The VA’s Comprehensive Assistance for Family Caregivers program provides a multitude of benefits and services for Veteran families that require a spouse or other family member to serve as a caregiver. These benefits include a monthly stipend, access to healthcare insurance (if needed), mental health services, VA caregiver training, respite care, and, in some cases, travel expenses that can include lodging and per diem allotments while accompanying Veterans undergoing care.

While this program is a great resource for thousands of Veteran families, it cannot meet the demand. The VA has projected that it can support no more than 4,000 caregivers through fiscal year 2015. There are currently approximately 16,000 caregivers who have been approved for the Comprehensive Assistance for Family Caregivers program.

With the program running at full capacity and only servicing 25% of those eligible, inefficiency and failures are rampant. A review of the program was recently conducted by the Government Accountability Office (GAO), and the findings were dismal.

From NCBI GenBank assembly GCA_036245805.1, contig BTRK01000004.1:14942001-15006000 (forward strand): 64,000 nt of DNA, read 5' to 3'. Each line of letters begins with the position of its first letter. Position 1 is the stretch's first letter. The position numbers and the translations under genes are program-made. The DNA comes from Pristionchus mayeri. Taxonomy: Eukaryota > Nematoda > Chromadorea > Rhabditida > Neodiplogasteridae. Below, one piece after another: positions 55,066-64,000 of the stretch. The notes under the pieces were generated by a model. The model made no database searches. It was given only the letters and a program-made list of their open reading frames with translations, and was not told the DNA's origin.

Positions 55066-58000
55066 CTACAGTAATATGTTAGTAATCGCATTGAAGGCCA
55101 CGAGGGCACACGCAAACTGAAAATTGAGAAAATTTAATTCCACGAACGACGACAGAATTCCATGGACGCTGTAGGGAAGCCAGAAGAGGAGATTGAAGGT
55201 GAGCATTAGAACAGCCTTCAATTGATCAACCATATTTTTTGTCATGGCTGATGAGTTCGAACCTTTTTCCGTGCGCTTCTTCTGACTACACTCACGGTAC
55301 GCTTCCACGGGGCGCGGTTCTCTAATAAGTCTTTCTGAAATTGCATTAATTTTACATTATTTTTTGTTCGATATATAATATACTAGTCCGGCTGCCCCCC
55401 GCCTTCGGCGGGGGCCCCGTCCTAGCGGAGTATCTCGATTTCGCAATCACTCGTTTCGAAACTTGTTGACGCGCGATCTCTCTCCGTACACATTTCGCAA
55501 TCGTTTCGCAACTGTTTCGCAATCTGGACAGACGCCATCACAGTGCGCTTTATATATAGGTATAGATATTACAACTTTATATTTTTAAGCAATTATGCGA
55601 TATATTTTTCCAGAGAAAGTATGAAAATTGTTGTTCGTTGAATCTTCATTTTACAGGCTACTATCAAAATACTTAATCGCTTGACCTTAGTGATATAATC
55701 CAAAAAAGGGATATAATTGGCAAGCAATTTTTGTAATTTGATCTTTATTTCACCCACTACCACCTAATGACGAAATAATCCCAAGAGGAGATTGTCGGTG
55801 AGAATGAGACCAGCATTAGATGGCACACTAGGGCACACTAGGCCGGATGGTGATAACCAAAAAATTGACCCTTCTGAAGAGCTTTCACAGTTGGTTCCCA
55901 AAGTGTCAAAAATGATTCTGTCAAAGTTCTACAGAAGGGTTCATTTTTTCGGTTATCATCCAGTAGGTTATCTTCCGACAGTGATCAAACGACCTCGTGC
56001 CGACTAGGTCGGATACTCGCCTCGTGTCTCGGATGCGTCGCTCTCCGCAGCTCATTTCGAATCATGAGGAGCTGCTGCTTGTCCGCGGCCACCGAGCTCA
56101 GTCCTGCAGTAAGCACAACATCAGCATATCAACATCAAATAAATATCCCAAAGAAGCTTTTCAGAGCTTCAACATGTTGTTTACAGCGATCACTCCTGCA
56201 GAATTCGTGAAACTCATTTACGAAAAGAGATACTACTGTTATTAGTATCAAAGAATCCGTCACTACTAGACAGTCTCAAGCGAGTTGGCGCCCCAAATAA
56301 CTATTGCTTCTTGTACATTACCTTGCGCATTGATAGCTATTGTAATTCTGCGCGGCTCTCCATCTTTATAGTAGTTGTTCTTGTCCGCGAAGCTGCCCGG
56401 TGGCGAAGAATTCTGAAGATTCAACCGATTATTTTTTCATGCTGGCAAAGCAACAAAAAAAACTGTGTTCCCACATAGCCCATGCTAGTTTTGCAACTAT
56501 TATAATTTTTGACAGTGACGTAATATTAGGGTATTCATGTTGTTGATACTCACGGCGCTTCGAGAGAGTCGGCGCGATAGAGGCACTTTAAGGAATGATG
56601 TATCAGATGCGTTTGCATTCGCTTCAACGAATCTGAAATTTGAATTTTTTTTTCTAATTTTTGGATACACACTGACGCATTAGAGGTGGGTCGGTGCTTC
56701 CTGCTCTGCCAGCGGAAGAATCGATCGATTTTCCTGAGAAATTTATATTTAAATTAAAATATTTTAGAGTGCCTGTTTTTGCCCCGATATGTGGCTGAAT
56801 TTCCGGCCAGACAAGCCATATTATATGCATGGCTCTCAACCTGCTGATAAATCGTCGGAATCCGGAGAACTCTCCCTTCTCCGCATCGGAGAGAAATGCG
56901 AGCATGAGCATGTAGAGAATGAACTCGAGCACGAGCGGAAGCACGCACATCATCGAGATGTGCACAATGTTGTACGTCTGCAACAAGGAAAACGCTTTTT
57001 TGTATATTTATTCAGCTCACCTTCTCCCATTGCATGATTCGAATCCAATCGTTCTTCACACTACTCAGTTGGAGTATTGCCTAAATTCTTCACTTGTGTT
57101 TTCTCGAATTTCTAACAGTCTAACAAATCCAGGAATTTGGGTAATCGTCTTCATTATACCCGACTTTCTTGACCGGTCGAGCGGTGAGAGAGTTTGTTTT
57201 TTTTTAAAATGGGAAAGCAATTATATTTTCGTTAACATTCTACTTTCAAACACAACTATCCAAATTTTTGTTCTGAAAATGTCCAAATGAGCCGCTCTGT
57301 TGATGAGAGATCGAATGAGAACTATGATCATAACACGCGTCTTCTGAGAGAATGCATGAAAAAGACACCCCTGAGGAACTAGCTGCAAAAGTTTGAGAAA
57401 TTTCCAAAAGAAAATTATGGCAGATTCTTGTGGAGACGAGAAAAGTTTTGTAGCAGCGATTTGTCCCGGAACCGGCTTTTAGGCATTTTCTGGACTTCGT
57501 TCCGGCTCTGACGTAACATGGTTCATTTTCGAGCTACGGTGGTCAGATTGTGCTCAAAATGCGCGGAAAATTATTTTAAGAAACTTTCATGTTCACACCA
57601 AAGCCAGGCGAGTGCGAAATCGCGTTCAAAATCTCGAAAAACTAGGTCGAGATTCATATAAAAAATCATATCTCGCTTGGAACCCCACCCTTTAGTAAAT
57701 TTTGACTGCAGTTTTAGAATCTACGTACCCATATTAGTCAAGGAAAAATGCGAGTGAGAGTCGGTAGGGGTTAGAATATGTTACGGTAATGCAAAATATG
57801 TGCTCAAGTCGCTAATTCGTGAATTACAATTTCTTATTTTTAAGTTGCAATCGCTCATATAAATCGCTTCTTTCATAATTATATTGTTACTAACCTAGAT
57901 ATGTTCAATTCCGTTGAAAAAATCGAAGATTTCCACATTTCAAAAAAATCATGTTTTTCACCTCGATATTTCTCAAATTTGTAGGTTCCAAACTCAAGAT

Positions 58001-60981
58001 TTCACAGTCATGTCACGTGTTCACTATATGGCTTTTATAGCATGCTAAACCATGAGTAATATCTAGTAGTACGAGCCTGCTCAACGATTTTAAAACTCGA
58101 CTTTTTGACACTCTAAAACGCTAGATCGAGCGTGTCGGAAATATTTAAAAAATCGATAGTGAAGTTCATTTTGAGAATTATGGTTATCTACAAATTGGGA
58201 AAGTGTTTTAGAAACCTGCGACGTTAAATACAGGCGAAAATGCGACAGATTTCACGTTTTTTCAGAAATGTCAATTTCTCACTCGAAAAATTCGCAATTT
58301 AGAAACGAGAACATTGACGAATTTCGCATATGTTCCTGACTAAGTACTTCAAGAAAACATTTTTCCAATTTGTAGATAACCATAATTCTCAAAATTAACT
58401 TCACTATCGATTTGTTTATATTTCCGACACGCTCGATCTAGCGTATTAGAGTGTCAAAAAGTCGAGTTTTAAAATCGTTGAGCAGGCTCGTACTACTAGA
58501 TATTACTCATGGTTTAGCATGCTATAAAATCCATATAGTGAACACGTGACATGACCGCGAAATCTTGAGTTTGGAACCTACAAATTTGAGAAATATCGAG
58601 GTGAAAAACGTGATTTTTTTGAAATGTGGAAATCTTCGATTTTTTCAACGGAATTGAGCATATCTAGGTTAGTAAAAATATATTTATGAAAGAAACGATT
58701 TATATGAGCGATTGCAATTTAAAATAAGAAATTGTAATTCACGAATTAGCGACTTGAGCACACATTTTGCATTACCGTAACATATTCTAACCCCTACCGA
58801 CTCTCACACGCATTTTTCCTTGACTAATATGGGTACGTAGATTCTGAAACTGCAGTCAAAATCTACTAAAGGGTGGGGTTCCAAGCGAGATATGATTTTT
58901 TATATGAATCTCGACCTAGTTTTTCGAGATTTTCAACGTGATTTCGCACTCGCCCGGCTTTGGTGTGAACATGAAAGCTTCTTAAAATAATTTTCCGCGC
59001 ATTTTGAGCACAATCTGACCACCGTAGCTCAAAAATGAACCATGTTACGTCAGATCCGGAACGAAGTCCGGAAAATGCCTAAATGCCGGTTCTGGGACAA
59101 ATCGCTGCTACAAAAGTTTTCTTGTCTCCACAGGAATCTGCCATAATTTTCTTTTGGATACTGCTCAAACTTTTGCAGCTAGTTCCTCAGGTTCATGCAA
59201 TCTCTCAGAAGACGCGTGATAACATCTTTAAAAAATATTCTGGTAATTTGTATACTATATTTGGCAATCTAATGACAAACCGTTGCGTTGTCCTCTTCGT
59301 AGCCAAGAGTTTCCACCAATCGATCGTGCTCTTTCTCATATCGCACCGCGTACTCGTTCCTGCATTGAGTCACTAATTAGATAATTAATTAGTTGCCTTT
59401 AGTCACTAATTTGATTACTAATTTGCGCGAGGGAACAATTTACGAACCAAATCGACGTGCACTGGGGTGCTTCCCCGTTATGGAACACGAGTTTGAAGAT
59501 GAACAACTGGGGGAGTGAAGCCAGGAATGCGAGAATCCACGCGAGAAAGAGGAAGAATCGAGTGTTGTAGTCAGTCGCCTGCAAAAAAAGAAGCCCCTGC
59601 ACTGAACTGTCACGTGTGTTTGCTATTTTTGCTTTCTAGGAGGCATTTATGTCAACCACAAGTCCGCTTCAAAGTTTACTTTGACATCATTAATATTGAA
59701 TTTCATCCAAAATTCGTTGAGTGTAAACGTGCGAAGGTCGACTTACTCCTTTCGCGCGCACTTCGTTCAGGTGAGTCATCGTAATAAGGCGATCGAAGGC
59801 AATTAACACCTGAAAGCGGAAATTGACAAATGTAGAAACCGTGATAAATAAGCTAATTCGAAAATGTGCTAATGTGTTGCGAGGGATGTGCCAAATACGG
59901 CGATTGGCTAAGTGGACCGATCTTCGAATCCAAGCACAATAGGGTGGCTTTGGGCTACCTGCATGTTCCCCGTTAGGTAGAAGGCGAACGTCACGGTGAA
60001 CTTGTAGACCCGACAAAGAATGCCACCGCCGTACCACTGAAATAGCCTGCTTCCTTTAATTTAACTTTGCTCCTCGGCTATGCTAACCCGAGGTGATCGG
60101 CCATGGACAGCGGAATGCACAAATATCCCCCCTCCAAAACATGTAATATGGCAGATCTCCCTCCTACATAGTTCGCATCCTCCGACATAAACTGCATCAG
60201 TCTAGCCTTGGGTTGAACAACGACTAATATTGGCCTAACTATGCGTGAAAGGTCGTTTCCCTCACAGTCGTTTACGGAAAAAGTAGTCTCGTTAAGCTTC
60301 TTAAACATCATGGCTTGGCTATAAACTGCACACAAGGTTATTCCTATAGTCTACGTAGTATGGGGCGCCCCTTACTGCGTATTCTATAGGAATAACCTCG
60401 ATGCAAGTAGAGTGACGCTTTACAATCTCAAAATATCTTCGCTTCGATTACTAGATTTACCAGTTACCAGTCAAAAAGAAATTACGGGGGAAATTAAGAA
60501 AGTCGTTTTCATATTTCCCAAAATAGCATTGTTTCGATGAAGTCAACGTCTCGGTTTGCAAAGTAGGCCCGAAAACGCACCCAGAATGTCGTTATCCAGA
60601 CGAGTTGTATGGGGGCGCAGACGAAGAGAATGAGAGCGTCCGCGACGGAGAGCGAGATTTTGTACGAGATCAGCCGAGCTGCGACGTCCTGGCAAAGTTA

According to the GAO review, VA facilities are ill-equipped to meet the demands, especially when it comes to providing primary care physicians and nurses. These healthcare professionals are charged with forming teams to visit the homes of applicants in order to assess healthcare needs and determine appropriate levels of caregiver support.

Officials from the VA claim that their department does not have enough staff to successfully administer the program. In many regions, there is only one VA Caregiver Support Coordinator for every 250 caregivers. Participants in the program have complained about a lack of training as to how to handle their Veteran’s needs, not being visited by medical professionals, and a multitude of unreturned phone calls.

As it is with many VA programs, the Comprehensive Assistance for Family Caregivers program is being assessed for improvement. The VA agreed with recommendations made by the GAO to fix the program so that eligible caregivers get the services they need. It is unclear, at this time, where the improvements will be made, and how long it will take to get the program on track.

Military Connection proudly serves those who serve in the Army, Navy, Air Force, Marines, Coast Guard, Guard and Reserve, Veterans and their Families. We are the go to site for Veteran Employment and information on Veteran education. Militaryconnection.com provides Veterans with and Directory of Employers, a Job Board, information on the Post-9/11 GI Bill, and a blog that offers Veterans boundless information. Be sure to visit Militaryconnection.com, the go to site.